from the banks means less food from leaf fall, and warmer water temperatures as the sun strikes and heats more of the water surface. Since most biochemical processes speed up as the temperature increases, warmer water can push the system into high gear.
Decomposers work and use oxygen at a faster rate. To compound the problem, warm water holds less oxygen than cold water. Some species can't survive in warm water, either due to lower oxygen levels, or because they are sensitive to heat. Also, loss of large woody debris such as fallen logs and root wads removes hiding and resting areas for fish, known as "cover."
parking lot, and roof surfaces
speed up the over-land flow of water, which means more water gets to the river
faster. Higher flood flows during spring and fall, more channel scouring, and
more erosion (since there's more energy and soil particle-dislodging potential)
are the result. Less water is able to infiltrate the soil to replenish groundwater,
so lower summer flows occur. Asphalt surfaces also heat the water entering the
river. Pollutants such as oils, trash and even dirt are washed right into the
river instead of being filtered through the soil.
Now let's add some sediment from eroding crop land, construction sites, logging areas, and bank erosion. Sediment buries the homes and clogs the gills of many aquatic organisms, and catches and holds heat from the sun, causing warmer water temperatures. Often, nutrients and other pollutants, including heavy metals and toxics, attach to sediment, adding to the damage it causes when washed into streams. Habitat alteration from sedimentation is one of the leading causes of fishery decline.
Adding nutrients to a river encourages aquatic plant and algae growth. These plants may create wild swings in oxygen levels, as they release oxygen during the day and along with aquatic animals and decomposers consume it at night. When the plants and algae die and decompose, more oxygen is used. Again, aquatic organisms may suffocate, especially in the dark hours of early morning.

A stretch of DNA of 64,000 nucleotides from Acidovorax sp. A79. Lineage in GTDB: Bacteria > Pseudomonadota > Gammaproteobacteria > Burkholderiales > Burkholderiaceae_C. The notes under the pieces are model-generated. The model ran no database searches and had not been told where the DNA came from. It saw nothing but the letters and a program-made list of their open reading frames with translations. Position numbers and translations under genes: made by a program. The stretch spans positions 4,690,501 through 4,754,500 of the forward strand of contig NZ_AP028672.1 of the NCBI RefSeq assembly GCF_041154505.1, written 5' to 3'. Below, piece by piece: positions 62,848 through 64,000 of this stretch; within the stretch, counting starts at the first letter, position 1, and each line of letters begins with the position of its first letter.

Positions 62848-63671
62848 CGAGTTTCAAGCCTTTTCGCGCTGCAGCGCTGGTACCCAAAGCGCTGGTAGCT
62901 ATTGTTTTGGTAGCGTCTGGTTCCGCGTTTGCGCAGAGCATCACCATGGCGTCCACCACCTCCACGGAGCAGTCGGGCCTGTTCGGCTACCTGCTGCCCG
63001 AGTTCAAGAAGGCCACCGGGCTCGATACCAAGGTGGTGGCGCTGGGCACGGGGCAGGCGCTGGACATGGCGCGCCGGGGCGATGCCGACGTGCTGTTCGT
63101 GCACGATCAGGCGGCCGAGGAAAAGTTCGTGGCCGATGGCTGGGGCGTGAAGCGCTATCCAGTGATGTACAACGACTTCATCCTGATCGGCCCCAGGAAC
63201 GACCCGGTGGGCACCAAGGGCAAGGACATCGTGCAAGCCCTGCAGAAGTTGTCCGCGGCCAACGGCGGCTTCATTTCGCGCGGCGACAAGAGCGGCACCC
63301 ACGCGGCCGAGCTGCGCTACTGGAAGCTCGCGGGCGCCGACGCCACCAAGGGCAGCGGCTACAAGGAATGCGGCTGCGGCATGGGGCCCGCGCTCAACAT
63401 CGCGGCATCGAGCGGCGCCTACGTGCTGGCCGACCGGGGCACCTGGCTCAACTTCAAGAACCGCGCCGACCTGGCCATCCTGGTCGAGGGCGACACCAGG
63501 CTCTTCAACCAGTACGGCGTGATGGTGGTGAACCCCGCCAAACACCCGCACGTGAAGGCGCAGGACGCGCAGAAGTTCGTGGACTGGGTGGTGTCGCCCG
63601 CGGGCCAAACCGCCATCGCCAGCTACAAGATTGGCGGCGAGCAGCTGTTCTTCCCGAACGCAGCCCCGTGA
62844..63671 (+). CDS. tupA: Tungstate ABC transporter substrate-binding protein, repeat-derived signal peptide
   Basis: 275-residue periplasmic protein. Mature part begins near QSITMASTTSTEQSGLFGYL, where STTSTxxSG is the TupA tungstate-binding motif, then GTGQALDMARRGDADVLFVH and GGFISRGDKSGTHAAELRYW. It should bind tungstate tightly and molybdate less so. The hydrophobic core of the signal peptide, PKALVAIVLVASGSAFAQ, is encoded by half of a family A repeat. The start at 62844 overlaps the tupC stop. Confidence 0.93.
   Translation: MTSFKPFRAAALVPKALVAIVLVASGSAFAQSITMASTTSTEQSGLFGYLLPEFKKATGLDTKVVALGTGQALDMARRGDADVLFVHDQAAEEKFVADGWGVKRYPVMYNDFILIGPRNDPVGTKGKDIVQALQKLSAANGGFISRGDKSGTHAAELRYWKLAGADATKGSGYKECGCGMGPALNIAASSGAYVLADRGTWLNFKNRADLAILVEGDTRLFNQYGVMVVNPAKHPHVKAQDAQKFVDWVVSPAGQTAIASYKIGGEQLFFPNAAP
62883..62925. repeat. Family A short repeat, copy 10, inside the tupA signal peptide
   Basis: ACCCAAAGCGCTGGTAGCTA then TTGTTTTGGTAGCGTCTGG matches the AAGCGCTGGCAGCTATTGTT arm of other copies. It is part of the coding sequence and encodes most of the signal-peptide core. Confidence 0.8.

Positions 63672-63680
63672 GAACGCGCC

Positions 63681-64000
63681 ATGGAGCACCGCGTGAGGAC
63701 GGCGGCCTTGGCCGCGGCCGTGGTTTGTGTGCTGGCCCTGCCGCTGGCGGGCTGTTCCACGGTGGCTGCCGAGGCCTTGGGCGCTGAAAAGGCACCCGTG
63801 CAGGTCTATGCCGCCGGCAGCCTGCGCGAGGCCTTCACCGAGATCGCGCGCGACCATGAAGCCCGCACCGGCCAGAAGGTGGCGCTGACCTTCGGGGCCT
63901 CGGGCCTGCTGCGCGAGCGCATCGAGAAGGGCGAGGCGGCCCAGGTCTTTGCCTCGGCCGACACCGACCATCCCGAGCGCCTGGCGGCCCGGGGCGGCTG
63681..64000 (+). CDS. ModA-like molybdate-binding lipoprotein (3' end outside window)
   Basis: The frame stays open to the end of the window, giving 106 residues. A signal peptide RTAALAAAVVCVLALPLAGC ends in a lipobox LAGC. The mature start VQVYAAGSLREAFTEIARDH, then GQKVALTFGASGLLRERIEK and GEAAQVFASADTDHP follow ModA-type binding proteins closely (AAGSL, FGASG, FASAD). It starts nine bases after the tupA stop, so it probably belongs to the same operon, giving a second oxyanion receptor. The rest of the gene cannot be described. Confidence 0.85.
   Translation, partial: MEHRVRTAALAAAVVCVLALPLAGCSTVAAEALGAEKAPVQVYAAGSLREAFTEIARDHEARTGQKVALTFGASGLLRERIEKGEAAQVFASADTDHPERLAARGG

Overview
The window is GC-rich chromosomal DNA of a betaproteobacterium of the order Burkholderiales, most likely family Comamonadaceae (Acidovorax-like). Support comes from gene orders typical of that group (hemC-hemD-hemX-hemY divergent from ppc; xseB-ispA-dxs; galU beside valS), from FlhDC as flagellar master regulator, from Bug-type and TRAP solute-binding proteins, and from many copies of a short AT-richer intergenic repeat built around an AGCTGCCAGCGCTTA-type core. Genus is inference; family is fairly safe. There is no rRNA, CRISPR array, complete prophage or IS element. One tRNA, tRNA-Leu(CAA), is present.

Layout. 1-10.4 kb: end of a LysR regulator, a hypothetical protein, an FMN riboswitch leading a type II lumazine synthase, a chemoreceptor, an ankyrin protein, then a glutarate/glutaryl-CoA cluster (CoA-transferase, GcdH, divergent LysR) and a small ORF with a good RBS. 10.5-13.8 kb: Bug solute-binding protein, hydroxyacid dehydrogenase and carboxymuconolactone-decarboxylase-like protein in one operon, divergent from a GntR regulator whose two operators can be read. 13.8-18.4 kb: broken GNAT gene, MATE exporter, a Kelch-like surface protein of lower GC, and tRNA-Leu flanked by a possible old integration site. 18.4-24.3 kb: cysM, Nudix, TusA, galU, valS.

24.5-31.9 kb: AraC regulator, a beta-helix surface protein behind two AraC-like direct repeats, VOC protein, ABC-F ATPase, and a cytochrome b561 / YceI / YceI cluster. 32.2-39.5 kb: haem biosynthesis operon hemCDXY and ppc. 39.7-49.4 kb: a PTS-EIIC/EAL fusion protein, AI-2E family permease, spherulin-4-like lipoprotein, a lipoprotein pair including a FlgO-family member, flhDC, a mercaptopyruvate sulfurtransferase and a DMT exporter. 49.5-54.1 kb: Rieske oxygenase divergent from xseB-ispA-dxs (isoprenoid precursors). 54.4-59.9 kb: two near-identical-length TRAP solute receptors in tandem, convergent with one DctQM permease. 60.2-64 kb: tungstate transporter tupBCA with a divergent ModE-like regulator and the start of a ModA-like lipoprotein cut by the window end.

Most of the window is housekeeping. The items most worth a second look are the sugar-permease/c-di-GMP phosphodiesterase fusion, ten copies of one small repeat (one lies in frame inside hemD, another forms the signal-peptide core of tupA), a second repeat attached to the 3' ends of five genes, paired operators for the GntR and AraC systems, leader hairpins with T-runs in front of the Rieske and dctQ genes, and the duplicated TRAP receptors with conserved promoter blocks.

changes the physical foundation of the river when it replaces rapids and cascades with a reservoir. Above the dam, water velocity is slowed, causing soil particles and organic material to settle to the bottom and cover the river bed with mud. Oxygen levels are reduced as the organic material, which previously flowed downstream, decomposes. At the same time, oxygen is not replenished as quickly in the reservoir as it was in the rapids.
Downstream of the dam, the flow and oxygen levels may fluctuate dramatically, if water is daily stored and released. The food supply from upstream is reduced. Temperature changes may cause a trout fishery to be succeeded by a warm-water bass population.
means decomposing organic material, which consumes oxygen and adds nutrients to the water. The decomposers go to work. As they work, they breathe in oxygen, breathe out carbon dioxide and create an oxygen demand. If we put too much organic material in, the river can't replace oxygen fast enough and the demand exceeds the supply.
Fish like salmon and trout need high oxygen levels in the stream to survive. So do the egg and juvenile life stages of other fish species. Aquatic organisms that need the most oxygen will suffocate first, reducing the food choices for surviving species. If the oxygen drain continues, more species will perish, reducing the food choices further. In Massachusetts, late summer is a stressful time for fish, as water levels drop, water temperatures rise, and dissolved oxygen levels decrease. Added organic or nutrient loads can cause fish kills. Sewage also brings in bacteria and pathogens, making the water unsafe to drink or swim.
in late summer can be exacerbated by withdrawals of water from the river directly or through groundwater wells. Shallower waters and lower flows mean less living space is available to fish and other aquatic organisms, increasing competition for food and predation. Lower oxygen levels and increased temperatures stress fish, making them more susceptible to bacterial infections.
or bucket loader pulling gravel out of the stream changes the physical habitat available for some insect and fish species in addition to causing sedimentation by stirring up the streambed. Not only do these individual actions cause impacts, there is a cumulative impact that may go far beyond the sum total of the individual impacts. Most any river in Massachusetts has been subjected to this treatment at some time it its relationship with humans. This not-so-hypothetical river can no longer support the same aquatic community it once did.
Monitoring will help you identify the changes that may be occurring in your river or stream as well as lead you to ways to protect and restore it.